Tony Jeffree, well known to those of us who use Taig equipment, has produced a remarkable and useful accessory for those using rotary tables or dividing heads. The unit is a single axis controller which will run a stepper motor hooked up to your dividing head and allow effortless operation. Tony was kind enough to send me a unit to review, and it has lived up to all my expectations. There have been some design upgrades since I received my unit, see the Divisionmaster web page for the latest specifications and examples of use.
The unit Tony supplied is a control box a little larger than a VHS tape with an external power supply (comparable to those that you power your laptop computer with), and his optional stepper motor and cables. The unit will drive any stepper motor up to 2 amps/phase. The unit also comes with excellent instructions for operation as well as a tutorial on wiring stepper motors and handshaking with other controls.
The control box has a keypad with a 16 character LCD display, with 4 cursor keys, a 0-9 keypad, "stop" and "ok" keys. The keypad is flat, so there are less areas for chips and dirt to accumulate. There are 3 sockets, power, 6 pin DIN for the steper connection and a 9 pin I/O socket for connecting to other machine controls. The unit is turned on or off by unplugging the power cord.
The Divisionmaster has 5 modes of operation: Setup, Jog, Division, Degrees
and Driver mode.
Setup is used to set all the operating parameters, motor size, voltage, etc. As well as the worm gear ratio of your particular dividing head. This is a useful variable as you could use any old worm gear you have laying around to make an excellent dividing head, without worrying whether or not the ratio makes useful divisions. In short the unit does not care if you use a 40 tooth gear or a 67 tooth gear. The setup parameters are saved between uses, so that once configured you can leave setup mode alone.
Jog Mode allows fine positioning of the unit so that you can select the point in the rotation that the operation starts at. Jog increments are between 1/100th of a degree to 10 degrees per jog.
Division mode allows you to use the unit like a standard dividing head - simply type in how many divisions between 1 and 999 that you wish to divide your work into.
Degrees mode allows you to specify in degrees how far the table will move from .001 degrees to 360.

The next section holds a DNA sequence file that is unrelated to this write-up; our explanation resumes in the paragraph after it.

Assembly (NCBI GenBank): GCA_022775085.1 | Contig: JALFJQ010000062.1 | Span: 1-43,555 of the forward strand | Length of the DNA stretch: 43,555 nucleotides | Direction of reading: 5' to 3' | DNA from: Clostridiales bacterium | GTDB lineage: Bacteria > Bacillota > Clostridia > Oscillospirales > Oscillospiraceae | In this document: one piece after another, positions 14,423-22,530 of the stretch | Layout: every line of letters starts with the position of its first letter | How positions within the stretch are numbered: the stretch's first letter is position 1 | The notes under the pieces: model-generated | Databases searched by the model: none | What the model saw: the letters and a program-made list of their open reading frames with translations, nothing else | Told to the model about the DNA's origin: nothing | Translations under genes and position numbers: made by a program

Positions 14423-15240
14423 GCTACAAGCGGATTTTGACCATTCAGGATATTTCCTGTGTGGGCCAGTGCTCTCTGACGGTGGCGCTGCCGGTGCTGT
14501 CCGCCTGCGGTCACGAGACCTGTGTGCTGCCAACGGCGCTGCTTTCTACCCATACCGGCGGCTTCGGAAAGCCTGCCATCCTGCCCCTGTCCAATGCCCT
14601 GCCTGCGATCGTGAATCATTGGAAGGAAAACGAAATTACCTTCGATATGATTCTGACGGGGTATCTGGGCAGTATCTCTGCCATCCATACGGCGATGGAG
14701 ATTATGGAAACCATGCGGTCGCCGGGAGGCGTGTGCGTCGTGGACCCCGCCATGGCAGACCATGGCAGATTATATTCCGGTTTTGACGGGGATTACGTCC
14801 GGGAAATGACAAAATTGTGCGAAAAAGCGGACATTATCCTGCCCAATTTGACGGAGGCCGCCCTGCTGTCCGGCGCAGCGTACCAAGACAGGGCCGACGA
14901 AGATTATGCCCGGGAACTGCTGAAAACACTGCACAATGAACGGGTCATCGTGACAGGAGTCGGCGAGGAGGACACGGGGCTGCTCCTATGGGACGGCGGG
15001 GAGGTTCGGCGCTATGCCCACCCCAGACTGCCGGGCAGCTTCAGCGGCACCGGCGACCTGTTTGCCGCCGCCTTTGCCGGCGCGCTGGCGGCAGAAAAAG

Driver mode, which is selected at power up, allows you to connect the Divisionmaster to an external control which will send step and direction commands to the unit. This allows the unit to be used as a 4th axis by a CNC machine that has appropriate output.
I didn't test all the capabilities of the Divisionmaster, but limited it to the most simple operations: drilling a circle of holes, milling a polygon, milling a circular slot. I mounted my stepper to a Sherline rotary table, and screwed a Taig chuck down. The material was aluminum rod. The machine performed all operations flawlessly. Tony doesn't really talk about circular milling, but in order to cut a circular slot you must choose the degrees or division of the slot, then plunge into the work, move one step, then move back a step, plunge deeper, move one step and then back, until the slot is cut to full depth.
You can easily change your divisions/degrees without losing position, you can program a move of 10 degrees, then with a keystroke return to the enter function, enter a new setting then move that # of degrees. This makes complex milling of cams, etc quite easy.
For information on the Divisionmaster, see the Divisionmaster web page.
The control unit. Large easy to read buttons and a big LCD screen allw for ease of operation.
The 4 arrow keys allow easy stepping between various operations and parameters.
||Milling a septagon on the face of an aluminum rod.|
||milling a circular slot. After each pass I pressed the "<" key to return to my start position, then the ">" to move the specified # of degrees (45 deg)|
||Drilling a hole circle, ten holes without thinking!|
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